I've never heard anyone say you should blow the air out, though.
Every hard-fried egg began life sunny-side up.

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GlennW
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Re: Success, More or Less

Post by GlennW » Wed May 24, 2017 8:35 pm

I always start that way, every start.

I tap the pedal to start the argon flow with the torch away from the part, then position the torch and start the arc while it is still flowing.

It's just second nature and I don't even think about it.

You only need to be about an inch away.
Glenn

Operating machines is perfectly safe......until you forget how dangerous it really is!

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SteveHGraham
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Re: Success, More or Less

Post by SteveHGraham » Wed May 24, 2017 8:43 pm

I did it from a somewhat shorter distance today. That was invigorating. Not quite as exciting as starting a fire in the shop garbage, though.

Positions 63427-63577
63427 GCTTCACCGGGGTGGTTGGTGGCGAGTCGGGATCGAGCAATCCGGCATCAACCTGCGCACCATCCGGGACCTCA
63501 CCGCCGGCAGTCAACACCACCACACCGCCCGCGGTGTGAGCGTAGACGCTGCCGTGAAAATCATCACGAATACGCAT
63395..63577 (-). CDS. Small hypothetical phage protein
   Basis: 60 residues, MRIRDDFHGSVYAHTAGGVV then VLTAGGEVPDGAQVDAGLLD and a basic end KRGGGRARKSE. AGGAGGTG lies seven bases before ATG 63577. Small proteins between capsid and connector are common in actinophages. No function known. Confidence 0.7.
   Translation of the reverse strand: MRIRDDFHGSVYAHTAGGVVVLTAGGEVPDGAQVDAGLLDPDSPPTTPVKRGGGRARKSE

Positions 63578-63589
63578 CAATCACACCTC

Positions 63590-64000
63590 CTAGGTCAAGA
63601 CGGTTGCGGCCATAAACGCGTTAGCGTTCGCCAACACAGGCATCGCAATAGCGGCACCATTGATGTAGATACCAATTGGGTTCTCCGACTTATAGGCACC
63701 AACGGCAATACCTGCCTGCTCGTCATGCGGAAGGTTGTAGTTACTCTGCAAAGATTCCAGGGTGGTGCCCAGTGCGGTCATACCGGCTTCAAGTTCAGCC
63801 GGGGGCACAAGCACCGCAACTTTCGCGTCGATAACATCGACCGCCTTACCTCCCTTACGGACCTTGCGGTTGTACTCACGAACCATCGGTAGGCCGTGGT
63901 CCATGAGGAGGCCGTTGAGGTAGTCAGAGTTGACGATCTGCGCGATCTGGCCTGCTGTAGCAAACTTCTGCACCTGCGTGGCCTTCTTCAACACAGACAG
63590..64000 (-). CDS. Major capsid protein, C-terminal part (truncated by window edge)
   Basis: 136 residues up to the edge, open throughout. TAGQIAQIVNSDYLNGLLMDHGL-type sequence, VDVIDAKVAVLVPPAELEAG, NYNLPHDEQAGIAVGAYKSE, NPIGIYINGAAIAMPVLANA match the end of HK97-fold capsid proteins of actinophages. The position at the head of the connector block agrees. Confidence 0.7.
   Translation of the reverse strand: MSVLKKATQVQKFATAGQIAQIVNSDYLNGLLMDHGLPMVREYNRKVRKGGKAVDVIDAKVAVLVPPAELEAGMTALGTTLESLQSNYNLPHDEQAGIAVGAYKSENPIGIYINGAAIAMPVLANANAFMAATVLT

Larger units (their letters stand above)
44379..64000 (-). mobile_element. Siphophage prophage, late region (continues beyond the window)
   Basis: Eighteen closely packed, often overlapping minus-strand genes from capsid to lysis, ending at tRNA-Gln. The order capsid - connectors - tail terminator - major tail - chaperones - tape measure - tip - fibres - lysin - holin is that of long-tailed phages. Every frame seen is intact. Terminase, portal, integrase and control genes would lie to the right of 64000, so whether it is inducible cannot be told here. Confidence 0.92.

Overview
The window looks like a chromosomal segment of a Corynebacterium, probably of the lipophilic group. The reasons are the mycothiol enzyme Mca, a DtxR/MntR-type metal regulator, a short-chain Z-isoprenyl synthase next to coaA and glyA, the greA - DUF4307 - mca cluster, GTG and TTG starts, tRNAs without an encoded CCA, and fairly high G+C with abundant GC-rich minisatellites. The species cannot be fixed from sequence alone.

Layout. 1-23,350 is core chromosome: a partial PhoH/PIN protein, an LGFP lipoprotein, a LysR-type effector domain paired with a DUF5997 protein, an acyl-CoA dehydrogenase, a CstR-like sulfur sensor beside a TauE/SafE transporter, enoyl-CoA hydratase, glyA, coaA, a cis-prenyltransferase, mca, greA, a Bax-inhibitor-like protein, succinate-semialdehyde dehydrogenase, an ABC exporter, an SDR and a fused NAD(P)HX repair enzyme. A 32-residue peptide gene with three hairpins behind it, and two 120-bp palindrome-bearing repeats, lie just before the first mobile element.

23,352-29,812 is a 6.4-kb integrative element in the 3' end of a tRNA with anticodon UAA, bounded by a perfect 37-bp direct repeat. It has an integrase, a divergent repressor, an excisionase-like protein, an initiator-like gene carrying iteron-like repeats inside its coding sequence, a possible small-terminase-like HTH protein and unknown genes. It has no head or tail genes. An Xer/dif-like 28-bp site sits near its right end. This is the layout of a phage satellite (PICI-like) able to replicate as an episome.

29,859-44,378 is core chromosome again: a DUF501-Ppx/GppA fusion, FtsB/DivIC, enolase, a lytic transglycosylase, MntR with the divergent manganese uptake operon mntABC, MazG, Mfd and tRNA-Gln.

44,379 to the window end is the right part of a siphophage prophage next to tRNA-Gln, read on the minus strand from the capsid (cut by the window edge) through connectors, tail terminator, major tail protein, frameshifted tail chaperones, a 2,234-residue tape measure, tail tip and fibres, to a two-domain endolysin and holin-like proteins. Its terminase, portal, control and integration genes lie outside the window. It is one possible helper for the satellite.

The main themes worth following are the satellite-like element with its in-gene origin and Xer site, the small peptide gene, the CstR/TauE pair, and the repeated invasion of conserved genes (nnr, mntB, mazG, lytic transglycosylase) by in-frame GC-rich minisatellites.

I've always gotten away with shooting belt grinder dust into the trash. It turns out you should not do that after throwing out a paper towel soaked in acetone. The experience provided me with a free dancing lesson.
Every hard-fried egg began life sunny-side up.

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GlennW
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Re: Success, More or Less

Post by GlennW » Wed May 24, 2017 8:51 pm

Acetone is pretty volatile stuff...
Glenn

Operating machines is perfectly safe......until you forget how dangerous it really is!

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SteveHGraham
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Re: Success, More or Less

Post by SteveHGraham » Wed May 24, 2017 9:33 pm

It was a good reminder that I needed to replace my old fire extinguisher.
Every hard-fried egg began life sunny-side up.

rrnut-2
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Re: Success, More or Less

Post by rrnut-2 » Thu May 25, 2017 5:21 am

Yep, keep the trash away from the grinders, welding area and cutting torches. And have plenty of fire extinguishers just in case. I am afraid of fire in the shop, so I have two big CO2 extinguishers and 3 big dry chemical extinguishers. Torch cutting is done outside.

Jim B